You get to decide what matters most to you, but consider how those boundaries and expectations are serving you. If you aren’t willing to be flexible, you aren’t setting yourself or others up for success. Not only will you end up not getting the relief you need, but you might make those you love feel as though you don’t need, appreciate or trust them to help.

Asking for help means adding to someone else’s plate.

I often hear other moms say things like, “I hate to ask – their plate is already full.” To which I ask, “How do you know their plate is full?” They usually respond with a list of all the things they know about that person’s life, schedule, and stress level. In other words, they assume, based on what they think they know about the person, the individual doesn’t have the capacity to help. So why even bother them?

CONSIDER: What if you asked anyway and left it up to that person to determine whether they have the capacity to help? After all, it’s their responsibility to manage their time and resources. If they aren’t able to help because their plate is in fact full, let them be the one to tell you. Don’t let your assumptions get in the way of asking.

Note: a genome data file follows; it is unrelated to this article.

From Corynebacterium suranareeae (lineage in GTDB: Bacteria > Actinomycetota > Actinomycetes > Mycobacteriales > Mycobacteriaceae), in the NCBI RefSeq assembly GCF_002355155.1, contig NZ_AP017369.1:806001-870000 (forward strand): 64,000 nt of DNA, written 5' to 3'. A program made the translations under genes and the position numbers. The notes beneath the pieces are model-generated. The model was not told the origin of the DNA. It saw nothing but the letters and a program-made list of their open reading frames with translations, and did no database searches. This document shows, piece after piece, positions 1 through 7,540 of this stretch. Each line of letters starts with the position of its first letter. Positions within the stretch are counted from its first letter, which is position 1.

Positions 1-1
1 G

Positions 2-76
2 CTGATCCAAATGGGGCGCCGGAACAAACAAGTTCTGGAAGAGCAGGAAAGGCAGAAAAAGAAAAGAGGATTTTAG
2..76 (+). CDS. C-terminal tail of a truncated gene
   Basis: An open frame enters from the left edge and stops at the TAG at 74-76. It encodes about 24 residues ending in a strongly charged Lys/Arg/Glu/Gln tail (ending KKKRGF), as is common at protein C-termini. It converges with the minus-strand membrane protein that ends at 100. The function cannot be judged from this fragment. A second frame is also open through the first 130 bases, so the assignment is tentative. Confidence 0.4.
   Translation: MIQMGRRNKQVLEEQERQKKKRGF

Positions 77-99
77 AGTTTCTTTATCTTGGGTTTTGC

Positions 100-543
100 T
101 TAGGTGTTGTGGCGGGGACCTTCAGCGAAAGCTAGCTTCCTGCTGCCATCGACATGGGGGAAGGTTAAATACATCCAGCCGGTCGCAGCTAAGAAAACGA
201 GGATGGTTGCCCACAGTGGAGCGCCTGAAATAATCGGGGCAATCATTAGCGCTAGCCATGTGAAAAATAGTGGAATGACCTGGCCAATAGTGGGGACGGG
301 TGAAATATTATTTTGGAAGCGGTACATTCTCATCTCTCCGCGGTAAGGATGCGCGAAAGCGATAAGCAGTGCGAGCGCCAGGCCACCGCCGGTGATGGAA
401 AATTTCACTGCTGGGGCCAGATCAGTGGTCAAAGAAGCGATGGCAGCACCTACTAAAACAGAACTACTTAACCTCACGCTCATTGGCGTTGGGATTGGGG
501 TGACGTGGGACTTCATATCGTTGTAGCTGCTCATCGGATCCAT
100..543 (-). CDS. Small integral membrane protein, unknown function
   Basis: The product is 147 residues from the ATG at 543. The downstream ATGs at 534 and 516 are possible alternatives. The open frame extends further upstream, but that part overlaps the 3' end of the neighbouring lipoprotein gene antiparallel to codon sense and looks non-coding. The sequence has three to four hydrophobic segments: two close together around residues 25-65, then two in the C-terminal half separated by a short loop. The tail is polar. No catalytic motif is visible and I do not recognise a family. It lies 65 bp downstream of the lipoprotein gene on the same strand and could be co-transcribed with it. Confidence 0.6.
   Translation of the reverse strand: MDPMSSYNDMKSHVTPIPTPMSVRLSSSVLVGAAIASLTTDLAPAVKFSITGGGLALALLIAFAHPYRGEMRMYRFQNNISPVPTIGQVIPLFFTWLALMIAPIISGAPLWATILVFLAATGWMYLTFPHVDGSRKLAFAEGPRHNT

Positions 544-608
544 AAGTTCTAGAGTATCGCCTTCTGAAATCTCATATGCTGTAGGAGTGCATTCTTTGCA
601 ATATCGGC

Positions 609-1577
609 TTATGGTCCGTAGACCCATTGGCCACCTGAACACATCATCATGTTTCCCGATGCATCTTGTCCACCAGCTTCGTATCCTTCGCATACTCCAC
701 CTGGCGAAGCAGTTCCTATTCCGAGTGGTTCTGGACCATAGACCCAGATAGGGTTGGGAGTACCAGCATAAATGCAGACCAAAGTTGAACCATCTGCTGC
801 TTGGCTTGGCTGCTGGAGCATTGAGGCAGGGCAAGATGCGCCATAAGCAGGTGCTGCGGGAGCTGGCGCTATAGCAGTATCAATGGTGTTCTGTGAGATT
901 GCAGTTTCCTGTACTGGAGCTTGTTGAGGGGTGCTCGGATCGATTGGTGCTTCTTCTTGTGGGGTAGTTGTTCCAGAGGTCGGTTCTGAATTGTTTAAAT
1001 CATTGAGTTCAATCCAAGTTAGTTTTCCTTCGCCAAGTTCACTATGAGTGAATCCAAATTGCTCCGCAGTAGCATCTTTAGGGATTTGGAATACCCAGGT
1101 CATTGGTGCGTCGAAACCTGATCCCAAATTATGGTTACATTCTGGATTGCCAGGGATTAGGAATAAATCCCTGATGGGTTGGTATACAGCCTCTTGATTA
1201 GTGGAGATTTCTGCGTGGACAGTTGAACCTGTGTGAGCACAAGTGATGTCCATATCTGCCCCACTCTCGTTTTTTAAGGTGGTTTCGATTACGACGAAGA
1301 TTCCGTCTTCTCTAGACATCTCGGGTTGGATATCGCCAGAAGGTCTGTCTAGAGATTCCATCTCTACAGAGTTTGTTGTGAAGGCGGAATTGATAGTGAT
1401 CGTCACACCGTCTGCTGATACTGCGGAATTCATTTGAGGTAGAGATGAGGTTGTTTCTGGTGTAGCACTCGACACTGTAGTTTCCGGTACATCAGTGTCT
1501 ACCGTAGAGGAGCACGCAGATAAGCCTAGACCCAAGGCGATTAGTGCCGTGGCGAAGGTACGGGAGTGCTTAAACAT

Asking for help feels selfish.

As moms we are the caretakers of everyone, but often at the expense of ourselves.

When it comes to asking for help, it can feel selfish. You might feel selfish leaving the children with your spouse to take a girls trip. You might feel guilty hiring a babysitter to take a little time for yourself. You might think it’s wrong to hire someone to clean your house so that you can focus on other responsibilities.

We often forget that our wellbeing is just as important as our family’s.

CONSIDER: How does the person helping benefit? It’s easy to think about how doing something for someone else might be taking from them but have you considered what it gives them? Here are a few examples:

  • When your parents babysit for a few hours, it gives them a chance to love on your children. It might give them something to look forward to and keep them active.
  • When your spouse watches the kids while you head to Target (you know for the essentials), he will benefit from having a less stressed and happier wife.
  • Your friends might feel good being able to help you. It might inspire them to ask for help in the future and remind them that they aren’t the only one who struggles to manage all the things life throws at them.

It can take courage to ask for help but your wellbeing is just as important as everyone else’s. When you try to do it all, you can end up overwhelmed, exhausted, resentful and sometimes sick.

The other day I heard one mom say to another, “Take the S off your chest and put down the cape once in a while. You deserve it.” I love this analogy because oftentimes we think we have to be Super Moms and do it all. You’re not doing anyone any good if you’re trying to tackle everything on your own. Remember even superheroes ask for help.